People were supported to access regular meaningful activities however did not always have time to engage with staff outside of care tasks. Quality assurance tools were not effective at identifying where improvements were required at the service. The management team had not ensured systems were effective at sustaining quality and improvement.

People were supported to have choice and control of their lives and staff supported them in the least restrictive way possible and in their best interests. However, the policies and systems in the service did not always support this practice due to staffing constraints.

People were supported by staff who knew them well. Staff understood safeguarding and made referrals the safeguarding team where required. People were supported by safely recruited staff. People were supported to maintain their independence. People knew how to complain and the registered manager acted on people’s concerns.

People were supported to maintain a diet of their choice. People were supported to access a variety of activities both inside and outside of the home.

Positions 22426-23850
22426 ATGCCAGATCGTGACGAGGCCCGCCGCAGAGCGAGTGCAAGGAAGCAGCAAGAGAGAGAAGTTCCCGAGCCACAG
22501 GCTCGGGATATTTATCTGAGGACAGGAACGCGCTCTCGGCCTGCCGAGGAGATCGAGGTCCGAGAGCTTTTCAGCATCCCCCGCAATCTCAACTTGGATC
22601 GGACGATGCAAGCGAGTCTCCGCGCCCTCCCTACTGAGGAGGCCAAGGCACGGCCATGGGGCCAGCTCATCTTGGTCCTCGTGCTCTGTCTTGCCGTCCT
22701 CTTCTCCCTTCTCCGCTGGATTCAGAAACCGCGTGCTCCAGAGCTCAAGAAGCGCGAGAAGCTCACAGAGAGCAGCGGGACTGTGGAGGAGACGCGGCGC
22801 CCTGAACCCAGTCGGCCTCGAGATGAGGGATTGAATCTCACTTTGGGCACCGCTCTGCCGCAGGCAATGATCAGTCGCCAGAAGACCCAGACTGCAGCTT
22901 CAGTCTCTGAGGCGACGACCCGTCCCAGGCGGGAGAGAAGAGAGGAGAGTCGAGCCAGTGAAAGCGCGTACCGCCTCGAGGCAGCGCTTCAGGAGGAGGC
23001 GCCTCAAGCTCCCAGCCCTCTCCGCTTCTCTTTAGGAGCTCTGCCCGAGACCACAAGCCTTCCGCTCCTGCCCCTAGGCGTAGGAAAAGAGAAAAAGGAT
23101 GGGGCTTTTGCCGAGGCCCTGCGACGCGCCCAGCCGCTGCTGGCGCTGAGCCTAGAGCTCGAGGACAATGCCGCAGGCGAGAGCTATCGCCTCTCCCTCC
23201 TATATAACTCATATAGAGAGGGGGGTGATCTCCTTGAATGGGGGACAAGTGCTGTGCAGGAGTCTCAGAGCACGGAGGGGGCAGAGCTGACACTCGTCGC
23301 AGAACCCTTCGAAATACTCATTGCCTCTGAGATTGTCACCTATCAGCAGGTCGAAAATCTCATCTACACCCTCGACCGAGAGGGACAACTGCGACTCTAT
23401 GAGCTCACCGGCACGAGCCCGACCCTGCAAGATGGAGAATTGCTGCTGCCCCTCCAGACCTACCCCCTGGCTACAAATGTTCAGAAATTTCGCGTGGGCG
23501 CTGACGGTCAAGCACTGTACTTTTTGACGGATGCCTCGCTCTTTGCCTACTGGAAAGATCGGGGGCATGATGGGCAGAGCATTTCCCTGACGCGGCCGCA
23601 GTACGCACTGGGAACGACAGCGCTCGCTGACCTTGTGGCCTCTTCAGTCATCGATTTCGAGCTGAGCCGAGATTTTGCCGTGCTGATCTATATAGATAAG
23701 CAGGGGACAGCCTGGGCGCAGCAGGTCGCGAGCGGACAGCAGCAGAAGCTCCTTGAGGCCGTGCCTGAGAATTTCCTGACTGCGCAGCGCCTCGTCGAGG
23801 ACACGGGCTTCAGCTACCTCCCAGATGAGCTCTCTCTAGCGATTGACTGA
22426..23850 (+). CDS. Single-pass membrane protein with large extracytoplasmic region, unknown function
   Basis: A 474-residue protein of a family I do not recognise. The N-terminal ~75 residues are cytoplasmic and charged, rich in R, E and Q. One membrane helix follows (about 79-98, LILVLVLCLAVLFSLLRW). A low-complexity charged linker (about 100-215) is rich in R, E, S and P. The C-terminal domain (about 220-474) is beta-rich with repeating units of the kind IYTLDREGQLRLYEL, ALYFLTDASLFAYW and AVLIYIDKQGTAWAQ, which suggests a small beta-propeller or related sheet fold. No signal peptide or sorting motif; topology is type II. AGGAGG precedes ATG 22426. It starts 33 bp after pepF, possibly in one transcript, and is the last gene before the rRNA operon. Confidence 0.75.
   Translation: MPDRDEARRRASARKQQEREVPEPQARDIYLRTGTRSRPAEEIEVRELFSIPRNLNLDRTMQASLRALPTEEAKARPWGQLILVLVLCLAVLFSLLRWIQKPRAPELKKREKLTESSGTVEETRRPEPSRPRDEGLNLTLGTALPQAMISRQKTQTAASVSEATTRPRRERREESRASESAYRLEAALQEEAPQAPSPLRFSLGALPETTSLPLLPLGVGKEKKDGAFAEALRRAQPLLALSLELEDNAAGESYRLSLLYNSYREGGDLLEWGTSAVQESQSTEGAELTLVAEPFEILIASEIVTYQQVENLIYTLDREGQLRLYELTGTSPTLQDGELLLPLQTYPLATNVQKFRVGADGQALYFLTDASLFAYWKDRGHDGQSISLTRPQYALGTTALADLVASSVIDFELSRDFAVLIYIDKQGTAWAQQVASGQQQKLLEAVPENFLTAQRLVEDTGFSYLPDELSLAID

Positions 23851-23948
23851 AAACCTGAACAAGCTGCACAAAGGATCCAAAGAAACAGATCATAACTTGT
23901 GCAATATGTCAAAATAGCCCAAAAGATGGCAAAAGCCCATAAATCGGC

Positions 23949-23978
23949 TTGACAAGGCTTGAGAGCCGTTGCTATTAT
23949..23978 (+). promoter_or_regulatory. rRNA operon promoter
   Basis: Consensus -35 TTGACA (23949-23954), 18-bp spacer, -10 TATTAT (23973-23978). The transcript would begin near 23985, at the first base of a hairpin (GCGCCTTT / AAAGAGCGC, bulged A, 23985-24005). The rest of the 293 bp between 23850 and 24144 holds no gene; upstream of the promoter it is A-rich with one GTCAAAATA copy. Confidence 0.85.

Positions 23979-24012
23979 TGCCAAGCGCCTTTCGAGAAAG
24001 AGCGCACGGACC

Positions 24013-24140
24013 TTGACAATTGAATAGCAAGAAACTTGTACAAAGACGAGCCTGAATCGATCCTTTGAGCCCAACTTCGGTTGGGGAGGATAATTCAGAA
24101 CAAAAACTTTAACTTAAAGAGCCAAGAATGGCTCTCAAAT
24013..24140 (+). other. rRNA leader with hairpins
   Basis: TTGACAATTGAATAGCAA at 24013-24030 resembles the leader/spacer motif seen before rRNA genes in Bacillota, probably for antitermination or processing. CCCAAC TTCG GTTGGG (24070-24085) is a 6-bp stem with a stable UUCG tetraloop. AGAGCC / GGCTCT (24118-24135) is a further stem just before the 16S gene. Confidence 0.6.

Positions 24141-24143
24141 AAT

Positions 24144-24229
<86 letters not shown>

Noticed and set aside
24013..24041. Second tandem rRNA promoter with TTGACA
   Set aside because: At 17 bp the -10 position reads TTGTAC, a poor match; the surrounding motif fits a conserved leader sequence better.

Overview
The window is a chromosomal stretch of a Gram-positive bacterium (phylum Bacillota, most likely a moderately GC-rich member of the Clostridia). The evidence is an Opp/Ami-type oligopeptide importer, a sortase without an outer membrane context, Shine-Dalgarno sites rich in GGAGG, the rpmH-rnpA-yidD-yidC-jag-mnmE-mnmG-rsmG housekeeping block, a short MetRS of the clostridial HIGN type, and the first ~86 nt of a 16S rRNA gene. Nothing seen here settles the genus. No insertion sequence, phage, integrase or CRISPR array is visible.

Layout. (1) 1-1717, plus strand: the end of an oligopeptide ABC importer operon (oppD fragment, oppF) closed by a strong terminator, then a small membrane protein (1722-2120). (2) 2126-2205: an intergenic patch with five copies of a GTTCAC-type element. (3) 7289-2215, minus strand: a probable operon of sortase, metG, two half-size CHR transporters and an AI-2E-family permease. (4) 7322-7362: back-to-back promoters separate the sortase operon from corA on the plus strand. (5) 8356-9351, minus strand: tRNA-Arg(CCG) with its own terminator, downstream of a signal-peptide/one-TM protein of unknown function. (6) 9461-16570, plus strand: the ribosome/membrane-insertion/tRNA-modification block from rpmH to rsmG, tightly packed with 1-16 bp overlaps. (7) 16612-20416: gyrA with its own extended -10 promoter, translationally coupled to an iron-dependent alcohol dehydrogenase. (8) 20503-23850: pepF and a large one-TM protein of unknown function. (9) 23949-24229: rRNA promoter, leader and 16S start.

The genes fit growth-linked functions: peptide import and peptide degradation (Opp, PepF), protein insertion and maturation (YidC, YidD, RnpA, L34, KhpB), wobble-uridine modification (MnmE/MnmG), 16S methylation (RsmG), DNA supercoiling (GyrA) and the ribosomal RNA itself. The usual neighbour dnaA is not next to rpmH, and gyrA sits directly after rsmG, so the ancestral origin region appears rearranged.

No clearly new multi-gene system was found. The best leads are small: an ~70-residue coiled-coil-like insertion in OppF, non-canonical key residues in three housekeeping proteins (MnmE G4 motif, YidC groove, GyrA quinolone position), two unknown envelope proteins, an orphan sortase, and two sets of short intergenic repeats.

People found the registered manager approachable. The registered manager sought and shared people’s feedback about the service.

For more details, please see the full report which is on the CQC website at www.cqc.org.uk

Rating at last inspection

The last rating for this service was requires improvement (published 12 December 2018).

Why we inspected

This was a planned inspection based on the previous rating.

Enforcement

We have identified breaches in relation to people’s safe care and treatment, staffing and the governance of the service at this inspection.